SSR Motorsports is best known for its line of 70cc–140cc pit bikes and scooters, but it’s venturing into 4x4 UTV-land with the all-new, long-travel SRU500-LT. Nick Nelson checks out the
500’s ability to soak up uneven terrain.
switch is easy to use, and the drivetrain
is stout, with burly axles and CVs. A
4x4 icon appears in the digital panel
when 4WD is engaged, and the icon
also designates diff-lock. Unfortunately,
steering is very heavy with the diff
locked and in unlocked 4WD, and the
range selector is weak and doesn’t
want to stay in adjustment.
HOW IS THE SUSPENSION?
It’s the best part of the SRU500-
LT. The SRU floats over nasty terrain
and delivers a plush ride in chop. The
front and rear ends are well balanced,
but big hits and G-outs will bottom
the shocks, which tend to blow
through their travel when pushed hard.
Articulation in rocks is good, and the
chassis stays fairly flat in corners.
WHAT ABOUT THE HANDLING?
Handling is a mixed bag. With a
shorter wheelbase than the RZR 800
S and CFMoto, the SRU500 rails tight
turns when there’s traction. In looser
soil, it pushes the front end, which
has 5 degrees of caster and 26mm of
trail. The steering feels heavy, but the
64-inch width gives it a ton of stability in
turns and on rough straights. Leave it in
2WD for optimal cornering and speed.
IS IT A MUD MONSTER?
Not so much. Ducting is good on
the CVT, but the 493cc engine lacks
the shear power to conquer big bogs,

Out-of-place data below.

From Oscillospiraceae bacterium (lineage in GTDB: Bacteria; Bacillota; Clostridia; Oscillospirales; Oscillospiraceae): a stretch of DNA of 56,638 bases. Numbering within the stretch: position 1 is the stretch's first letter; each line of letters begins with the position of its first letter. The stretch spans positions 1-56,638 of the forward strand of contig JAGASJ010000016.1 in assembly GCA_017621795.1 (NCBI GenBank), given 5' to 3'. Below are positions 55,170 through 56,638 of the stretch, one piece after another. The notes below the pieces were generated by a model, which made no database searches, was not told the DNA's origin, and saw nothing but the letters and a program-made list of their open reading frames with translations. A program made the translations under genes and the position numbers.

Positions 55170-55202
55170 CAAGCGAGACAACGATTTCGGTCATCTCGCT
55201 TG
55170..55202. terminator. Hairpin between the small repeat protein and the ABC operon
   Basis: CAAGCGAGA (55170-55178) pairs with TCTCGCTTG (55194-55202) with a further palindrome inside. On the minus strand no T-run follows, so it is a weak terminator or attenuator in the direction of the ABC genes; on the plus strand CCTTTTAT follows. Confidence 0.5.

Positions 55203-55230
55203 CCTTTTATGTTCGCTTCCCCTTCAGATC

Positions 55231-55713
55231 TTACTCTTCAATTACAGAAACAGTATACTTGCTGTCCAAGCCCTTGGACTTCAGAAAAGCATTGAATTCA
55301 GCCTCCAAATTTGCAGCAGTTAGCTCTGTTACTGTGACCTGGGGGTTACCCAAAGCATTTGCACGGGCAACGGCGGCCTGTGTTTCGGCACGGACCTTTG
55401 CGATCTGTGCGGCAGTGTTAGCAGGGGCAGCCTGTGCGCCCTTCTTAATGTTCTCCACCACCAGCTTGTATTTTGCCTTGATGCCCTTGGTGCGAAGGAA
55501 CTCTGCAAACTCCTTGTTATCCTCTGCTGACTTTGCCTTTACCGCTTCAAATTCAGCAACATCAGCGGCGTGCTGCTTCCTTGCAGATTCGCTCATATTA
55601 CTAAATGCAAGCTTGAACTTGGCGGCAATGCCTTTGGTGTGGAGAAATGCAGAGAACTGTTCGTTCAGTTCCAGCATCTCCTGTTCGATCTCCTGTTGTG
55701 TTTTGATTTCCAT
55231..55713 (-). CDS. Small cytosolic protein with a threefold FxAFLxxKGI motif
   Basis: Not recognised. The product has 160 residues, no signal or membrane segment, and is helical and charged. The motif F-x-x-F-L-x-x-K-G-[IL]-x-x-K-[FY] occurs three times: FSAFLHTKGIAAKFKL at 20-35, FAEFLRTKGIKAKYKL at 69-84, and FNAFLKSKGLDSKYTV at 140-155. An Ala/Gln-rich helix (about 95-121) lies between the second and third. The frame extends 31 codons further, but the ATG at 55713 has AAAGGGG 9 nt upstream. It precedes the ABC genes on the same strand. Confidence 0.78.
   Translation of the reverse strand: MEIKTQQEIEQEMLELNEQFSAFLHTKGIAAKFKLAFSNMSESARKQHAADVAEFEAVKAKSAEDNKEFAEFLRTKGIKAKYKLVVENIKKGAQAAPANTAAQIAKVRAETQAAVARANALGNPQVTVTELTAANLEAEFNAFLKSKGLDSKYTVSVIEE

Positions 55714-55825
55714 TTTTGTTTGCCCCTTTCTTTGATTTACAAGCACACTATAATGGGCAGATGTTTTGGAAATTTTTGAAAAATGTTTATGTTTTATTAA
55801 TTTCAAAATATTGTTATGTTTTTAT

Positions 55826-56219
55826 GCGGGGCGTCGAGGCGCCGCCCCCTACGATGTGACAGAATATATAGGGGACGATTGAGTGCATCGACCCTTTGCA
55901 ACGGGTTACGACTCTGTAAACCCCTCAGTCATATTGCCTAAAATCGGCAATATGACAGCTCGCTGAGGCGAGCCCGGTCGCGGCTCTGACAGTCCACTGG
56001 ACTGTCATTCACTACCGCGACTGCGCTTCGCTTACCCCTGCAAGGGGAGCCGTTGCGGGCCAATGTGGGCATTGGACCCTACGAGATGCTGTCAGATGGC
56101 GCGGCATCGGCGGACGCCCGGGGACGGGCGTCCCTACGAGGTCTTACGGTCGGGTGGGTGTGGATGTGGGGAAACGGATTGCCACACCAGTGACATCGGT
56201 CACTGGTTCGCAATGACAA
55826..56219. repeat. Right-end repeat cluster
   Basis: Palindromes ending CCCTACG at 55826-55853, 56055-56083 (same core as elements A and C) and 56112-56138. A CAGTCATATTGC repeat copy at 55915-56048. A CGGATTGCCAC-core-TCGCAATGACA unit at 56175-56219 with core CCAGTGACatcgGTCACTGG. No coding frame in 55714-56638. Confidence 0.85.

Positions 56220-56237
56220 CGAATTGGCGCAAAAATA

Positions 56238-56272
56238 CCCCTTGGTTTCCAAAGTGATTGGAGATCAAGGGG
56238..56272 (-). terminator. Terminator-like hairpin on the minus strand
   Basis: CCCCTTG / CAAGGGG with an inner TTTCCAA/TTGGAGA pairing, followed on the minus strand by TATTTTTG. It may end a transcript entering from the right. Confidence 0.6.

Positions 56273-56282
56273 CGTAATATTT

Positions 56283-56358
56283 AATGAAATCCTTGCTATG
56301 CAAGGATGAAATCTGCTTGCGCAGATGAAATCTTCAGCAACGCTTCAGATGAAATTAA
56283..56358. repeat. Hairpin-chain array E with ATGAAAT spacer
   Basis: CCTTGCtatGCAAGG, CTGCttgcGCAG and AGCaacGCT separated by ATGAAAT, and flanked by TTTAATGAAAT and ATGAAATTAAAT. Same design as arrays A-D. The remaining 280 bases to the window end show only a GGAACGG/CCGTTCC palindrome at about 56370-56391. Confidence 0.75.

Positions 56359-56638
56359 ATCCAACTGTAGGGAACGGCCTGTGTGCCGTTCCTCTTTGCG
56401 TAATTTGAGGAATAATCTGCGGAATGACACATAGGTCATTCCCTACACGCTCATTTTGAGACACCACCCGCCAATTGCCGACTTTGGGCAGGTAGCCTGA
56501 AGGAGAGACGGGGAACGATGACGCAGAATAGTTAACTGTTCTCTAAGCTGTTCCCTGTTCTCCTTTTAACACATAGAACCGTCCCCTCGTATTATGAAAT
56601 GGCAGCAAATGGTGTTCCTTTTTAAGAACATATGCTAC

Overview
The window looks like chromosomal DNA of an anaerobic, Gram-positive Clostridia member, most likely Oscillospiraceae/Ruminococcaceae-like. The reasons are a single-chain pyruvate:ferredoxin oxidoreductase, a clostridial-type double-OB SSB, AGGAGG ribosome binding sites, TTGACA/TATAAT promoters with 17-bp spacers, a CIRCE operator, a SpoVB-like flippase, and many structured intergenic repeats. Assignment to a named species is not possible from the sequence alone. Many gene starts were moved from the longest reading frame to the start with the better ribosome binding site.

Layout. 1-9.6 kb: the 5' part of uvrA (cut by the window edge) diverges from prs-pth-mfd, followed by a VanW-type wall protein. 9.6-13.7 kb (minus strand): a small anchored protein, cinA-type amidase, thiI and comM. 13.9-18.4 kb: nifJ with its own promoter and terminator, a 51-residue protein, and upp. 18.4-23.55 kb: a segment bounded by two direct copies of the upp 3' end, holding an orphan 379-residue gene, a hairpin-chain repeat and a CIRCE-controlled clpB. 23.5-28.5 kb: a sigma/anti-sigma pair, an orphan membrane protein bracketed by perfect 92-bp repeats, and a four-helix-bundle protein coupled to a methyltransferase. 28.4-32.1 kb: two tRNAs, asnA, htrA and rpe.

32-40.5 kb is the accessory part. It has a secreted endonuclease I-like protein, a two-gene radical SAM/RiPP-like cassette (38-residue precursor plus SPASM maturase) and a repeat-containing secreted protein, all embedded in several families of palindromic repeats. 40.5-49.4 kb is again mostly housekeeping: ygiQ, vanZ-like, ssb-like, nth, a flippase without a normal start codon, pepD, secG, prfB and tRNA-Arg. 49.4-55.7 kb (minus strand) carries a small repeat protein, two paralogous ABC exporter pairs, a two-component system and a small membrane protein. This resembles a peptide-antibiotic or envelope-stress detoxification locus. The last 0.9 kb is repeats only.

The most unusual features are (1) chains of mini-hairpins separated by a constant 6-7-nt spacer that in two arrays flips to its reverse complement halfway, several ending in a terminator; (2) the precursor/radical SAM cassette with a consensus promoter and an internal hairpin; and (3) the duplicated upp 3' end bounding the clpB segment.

and the air filter doesn’t have a ducted
still airbox. It sits under the console at
elbow level. The 25-inch tires aren’t
very aggressive for the deep stuff,
HOW IS IT IN BIG BOULDERS?
As long as the boulders aren’t moss-covered, the SRU500 does well. It has
13. 4 inches of ground clearance and
good articulation, so put it in low and
lock the front diff. In fact, the SRU500
is happiest on rocks, as they provide
plenty of traction and let the torquey
motor do its stuff. We wouldn’t even
think of taking the SRU500 to the
HOW ABOUT THE BRAKES?
On paper, they should be great. With
twin-piston hydraulic calipers at all four
corners and stainless-steel brake lines,
the SRU500 should stand on its nose,
but the brakes are weak and lack feel
at the pedal. The mechanical caliper on
the rear driveshaft at the transfer case
is very Rhino-like, but it’s weak as well.
HOW ABOUT TRAIL COMFORT?
It’s a highlight. The seats are
comfortable and have four-point
harnesses, but we wish the harnesses
were padded. The ergonomics,
The doors have a secure latch, and the handle can be rotated to lock
the latch open. The crinkle finish on the secure doors is cool too.
A 5.8-gallon fuel cell sits under the right seat, and a door in the rear
fender hides the gas cap. The high-compression engine demands
The one-into-two exhaust is well protected
by the rear bumper, and laid-down remote-reservoir shocks and long IRS A-arms provide
13 inches of rear travel. The stylish bed holds
176 pounds of cargo, tilts and has a half-tailgate.